BRITS will want to be aware of nine financial changes happening this week that could hit your wallet this week.
From furlough ending to energy bill hikes, we explain all the key dates for your diary that you need to know about.
Furlough will not continue after September, which means that you won't be able to receive the help after Thursday (September 30).
Under current furlough rules, employees get up to 80% of wages paid for hours not worked, up to a maximum of £2,500.
Currently, the scheme sees firms paying 20% of the wages of furloughed staff, while the government stumps up the remaining 60%.
Although the chancellor has said the help will stop at the end of September, Unions have called for the furlough scheme to be made permanent in case there are future shocks to the economy.
Experts have also warned that the end of the government's flagship scheme could put one million jobs at risk.
Energy bill hikes
Households will see a record-breaking hike to their energy bill as of Friday, October 1.
Energy regulator Ofgem has announced the energy price cap is to rise from this point, meaning 11 million Brits will see their bills rise by £139 a year.
It means that bills will go up from the current £1,138 to £1,277 – which is the highest since the cap launched in January 2019.
E.on, SSE and EDF have already increased their prices to the maximum on the cap.
If you're worried about whether you can afford to pay for the rise, there are ways to beat the hikes.
You can save an average of £141 by switching providers and choosing a cheaper deal, according to Uswitch.
There are also government schemes where you can get help to meet your bills – including winter fuel payments, cold weather payments and warm home discounts.
Universal Credit £20 uplift ends
Those on Universal Credit have already started to receive alerts to warn them the end of the £20 a week uplift is fast approaching.
The £80 a month increase, which was introduced to help hard-up families during the Covid pandemic, will end on Friday, October 1.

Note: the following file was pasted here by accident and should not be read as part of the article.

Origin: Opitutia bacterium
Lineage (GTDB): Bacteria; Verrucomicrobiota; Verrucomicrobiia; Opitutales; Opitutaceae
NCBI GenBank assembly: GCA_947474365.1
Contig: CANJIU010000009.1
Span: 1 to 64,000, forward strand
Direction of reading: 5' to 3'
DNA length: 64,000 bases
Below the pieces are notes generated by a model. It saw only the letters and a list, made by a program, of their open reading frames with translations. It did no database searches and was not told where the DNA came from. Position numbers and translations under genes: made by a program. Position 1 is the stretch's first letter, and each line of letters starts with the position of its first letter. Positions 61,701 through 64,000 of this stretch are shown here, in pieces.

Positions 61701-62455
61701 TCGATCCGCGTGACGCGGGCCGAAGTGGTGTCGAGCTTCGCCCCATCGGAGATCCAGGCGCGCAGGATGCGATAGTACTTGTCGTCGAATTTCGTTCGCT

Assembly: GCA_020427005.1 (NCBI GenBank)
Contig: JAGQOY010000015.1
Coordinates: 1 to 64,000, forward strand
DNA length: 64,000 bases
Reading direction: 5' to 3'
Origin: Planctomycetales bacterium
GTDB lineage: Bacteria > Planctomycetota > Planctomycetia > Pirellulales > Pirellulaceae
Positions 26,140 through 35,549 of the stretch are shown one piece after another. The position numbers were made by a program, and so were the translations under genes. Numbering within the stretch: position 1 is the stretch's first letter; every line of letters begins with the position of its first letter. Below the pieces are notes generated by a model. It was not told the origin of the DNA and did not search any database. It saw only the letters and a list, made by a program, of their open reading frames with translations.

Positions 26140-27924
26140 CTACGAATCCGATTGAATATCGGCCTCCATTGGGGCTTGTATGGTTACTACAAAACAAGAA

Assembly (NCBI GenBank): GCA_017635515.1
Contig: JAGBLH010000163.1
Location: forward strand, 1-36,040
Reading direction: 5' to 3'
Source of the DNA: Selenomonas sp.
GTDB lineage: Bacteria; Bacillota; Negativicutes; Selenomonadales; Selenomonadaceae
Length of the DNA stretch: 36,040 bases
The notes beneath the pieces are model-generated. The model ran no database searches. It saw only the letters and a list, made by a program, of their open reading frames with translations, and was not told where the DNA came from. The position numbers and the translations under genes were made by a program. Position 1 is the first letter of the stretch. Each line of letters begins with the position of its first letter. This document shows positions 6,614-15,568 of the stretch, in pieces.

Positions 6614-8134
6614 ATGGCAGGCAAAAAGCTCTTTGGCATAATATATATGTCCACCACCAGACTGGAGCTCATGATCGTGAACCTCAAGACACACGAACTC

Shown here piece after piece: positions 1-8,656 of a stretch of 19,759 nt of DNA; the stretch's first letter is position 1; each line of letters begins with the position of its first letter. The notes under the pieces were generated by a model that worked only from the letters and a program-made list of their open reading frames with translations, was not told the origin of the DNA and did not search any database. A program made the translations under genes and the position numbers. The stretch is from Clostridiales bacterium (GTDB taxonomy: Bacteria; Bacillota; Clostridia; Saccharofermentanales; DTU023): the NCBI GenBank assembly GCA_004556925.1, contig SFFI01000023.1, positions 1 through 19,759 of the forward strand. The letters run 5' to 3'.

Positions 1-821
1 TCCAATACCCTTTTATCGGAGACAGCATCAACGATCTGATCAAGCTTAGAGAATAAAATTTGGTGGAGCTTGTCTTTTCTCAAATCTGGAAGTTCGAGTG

The DWP sent out further notifications throughout August and September until the boost is scrapped at the end of next month.
To check your Universal Credit journal and statement, you should log on to your online account.
When you get your update will depend on when you usually receive your payment.
Claimants will be provided with information about how much extra they've been receiving, and when their final boosted payment will be made.
You'll also be told where to look for advice on managing money and budgeting.
Halogen light bulb ban rolls out
Sales of halogen light bulbs are due to be banned from October 1.
The ban was supposed to come into place from September but has been pushed back a month, The Sun has confirmed.
It means households will have to use LED lightbulbs from October instead.
Ahead of the ban, you may want to stock up on bulbs before it's too late.
You could also choose to put money aside to splash out on the slightly more expensive alternatives over the next month.
Households won't have to replace bulbs by the deadline though, so if you don't have enough stocked up before the sale ban you could replace your existing lights as and when you need to.
Fifth self-employment grant closes
Thursday, September 30 is the last chance to put your claim in for the fifth self-employment grant.
Self-employed Brits could get compensated for losses they expect to record between May 1 and September 30, due to the Covid crisis.
How much you can get depends on how much your turnover has dropped.
Turnover includes the takings, fees, sales or money earned or received by your business.